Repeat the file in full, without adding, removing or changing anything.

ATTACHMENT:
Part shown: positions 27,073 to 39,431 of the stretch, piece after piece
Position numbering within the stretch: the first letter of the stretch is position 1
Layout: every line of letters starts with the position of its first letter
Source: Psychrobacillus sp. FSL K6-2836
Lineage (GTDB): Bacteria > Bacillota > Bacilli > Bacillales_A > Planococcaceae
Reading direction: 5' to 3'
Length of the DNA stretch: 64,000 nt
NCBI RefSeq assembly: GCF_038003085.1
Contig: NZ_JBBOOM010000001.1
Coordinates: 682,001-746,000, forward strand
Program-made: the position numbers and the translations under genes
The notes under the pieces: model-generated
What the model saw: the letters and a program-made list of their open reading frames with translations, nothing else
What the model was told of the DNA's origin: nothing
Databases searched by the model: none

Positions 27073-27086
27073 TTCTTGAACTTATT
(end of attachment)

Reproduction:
Part shown: positions 27,073 to 39,431 of the stretch, piece after piece
Position numbering within the stretch: the first letter of the stretch is position 1
Layout: every line of letters starts with the position of its first letter
Source: Psychrobacillus sp. FSL K6-2836
Lineage (GTDB): Bacteria > Bacillota > Bacilli > Bacillales_A > Planococcaceae
Reading direction: 5' to 3'
Length of the DNA stretch: 64,000 nt
NCBI RefSeq assembly: GCF_038003085.1
Contig: NZ_JBBOOM010000001.1
Coordinates: 682,001-746,000, forward strand
Program-made: the position numbers and the translations under genes
The notes under the pieces: model-generated
What the model saw: the letters and a program-made list of their open reading frames with translations, nothing else
What the model was told of the DNA's origin: nothing
Databases searched by the model: none

Positions 27073-27086
27073 TTCTTGAACTTATT